RN Turnover Costs Hospitals An Estimated $9.75 Billion Annually

Nurse burn-out – a result of working in high-stress environments – is bad for patient care and expensive for hospitals.  According to the American Organization of Nurse Executives (AONE), “a conservative estimate” of the price of hiring a new nurse totals $10,000 in direct recruitment costs.  In a hospital with 400 RNs on staff, it is no stretch to theorize that as many as 80 new nurses must be recruited and trained every year, adding up to $800,000 annually – and that’s just the direct costs.http://www.afscme.org/publications/2211.cfm

These direct costs – which include recruiting a new nurse, hiring the optimal candidate and training that individual — represent only a small portion of the expense of hiring and training a nurse.  It is the hidden costs – such as signing bonuses and other incentives, lost productivity because of the vacant position, and the expenses associated with training – that drive up the price of replacing RNs.  Additionally, hospitals pay more to hire agency nurses versus employing nurses directly on their staff.  A survey of hospital CEOs found that “agency nurses are often not familiar with policies, protocols and standards, and staff nurses then find that they have the additional burden of trying to educate these nurses on the unit.”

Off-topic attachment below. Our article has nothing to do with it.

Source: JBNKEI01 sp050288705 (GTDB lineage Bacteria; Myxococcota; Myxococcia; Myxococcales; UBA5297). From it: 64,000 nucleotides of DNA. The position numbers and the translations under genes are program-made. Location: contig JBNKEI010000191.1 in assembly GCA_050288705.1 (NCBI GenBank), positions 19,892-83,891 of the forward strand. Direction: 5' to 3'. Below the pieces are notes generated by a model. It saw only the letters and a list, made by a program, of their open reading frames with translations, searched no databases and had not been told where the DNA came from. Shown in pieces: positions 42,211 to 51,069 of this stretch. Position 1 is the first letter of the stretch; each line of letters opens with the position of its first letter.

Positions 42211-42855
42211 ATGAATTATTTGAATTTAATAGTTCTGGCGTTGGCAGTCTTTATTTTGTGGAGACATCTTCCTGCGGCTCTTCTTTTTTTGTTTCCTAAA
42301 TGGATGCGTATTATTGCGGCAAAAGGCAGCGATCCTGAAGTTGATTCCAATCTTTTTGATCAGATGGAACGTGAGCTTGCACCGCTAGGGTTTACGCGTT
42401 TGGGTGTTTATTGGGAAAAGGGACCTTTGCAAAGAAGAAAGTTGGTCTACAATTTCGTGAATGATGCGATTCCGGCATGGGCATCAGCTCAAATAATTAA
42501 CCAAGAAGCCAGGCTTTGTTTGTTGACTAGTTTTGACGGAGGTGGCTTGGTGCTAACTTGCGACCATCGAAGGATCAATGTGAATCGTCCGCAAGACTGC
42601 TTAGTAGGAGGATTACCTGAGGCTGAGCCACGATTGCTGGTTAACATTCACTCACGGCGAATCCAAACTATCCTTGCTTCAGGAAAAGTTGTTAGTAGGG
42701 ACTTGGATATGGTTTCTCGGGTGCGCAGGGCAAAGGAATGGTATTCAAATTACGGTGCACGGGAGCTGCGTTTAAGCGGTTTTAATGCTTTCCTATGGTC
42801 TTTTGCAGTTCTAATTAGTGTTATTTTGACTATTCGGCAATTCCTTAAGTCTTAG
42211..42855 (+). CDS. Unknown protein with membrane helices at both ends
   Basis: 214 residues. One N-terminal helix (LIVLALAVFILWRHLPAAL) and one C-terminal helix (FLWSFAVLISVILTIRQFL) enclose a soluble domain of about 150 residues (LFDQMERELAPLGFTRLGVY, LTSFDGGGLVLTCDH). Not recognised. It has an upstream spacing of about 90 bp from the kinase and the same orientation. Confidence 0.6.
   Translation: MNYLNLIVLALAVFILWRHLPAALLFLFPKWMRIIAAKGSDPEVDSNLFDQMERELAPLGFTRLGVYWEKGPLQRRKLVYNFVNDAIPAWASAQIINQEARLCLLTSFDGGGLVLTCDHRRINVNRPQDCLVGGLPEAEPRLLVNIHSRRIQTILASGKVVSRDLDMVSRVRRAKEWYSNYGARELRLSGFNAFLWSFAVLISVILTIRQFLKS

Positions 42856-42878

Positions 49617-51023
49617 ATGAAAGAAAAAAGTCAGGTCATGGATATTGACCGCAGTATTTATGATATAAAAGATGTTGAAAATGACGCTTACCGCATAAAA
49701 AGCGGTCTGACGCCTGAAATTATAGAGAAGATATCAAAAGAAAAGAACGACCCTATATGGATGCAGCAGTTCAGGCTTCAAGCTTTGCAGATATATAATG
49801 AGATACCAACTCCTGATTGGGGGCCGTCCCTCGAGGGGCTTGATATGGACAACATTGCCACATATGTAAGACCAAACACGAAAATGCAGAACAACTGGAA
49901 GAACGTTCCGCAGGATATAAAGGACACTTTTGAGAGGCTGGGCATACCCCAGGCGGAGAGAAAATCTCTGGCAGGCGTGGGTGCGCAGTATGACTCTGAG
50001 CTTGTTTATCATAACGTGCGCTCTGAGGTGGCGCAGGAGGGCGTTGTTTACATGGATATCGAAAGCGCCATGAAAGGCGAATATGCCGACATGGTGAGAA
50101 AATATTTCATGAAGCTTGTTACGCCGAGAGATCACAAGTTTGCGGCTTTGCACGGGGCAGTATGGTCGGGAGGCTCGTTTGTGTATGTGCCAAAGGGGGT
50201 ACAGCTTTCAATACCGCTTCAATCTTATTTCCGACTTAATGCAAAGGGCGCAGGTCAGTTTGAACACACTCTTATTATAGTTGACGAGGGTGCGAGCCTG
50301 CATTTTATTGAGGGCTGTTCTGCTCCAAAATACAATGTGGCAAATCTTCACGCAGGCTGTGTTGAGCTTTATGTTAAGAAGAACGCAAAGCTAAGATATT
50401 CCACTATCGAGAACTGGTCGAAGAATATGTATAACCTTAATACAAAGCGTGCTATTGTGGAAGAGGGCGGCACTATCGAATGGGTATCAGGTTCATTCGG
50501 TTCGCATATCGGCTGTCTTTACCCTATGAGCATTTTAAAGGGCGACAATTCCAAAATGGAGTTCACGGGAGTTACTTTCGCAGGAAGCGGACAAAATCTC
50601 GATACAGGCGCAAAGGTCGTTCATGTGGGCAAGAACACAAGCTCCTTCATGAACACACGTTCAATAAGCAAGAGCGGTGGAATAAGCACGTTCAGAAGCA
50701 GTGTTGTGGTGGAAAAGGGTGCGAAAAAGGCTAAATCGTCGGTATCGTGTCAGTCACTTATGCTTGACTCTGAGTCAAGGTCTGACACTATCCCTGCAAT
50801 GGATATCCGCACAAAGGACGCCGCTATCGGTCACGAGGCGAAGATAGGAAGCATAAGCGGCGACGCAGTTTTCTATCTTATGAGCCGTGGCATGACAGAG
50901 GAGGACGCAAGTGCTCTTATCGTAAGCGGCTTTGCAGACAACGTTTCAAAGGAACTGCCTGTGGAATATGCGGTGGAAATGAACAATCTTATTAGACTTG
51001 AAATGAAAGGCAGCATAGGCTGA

According to AONE estimates, the real cost of replacing a medical/surgical nurse is $42,000 and $64,000 for a specialty nurse.  Kaiser Permanente places an even higher price tag on nurse turnover — $47,403 for a medical/surgical nurse and $85,197 for a specialty nurse.  For the hypothetical 400-nurse hospital, the cost of replacing just 80 nurses annually could total $4 million in direct and hidden costs.  Nationally, it is estimated that 1.3 million RNs are employed by hospitals.  With an average turnover rate of approximately 15 percent, that translates to 195,000 nurse positions turning over every year at an estimated total cost of $9.75 billion.

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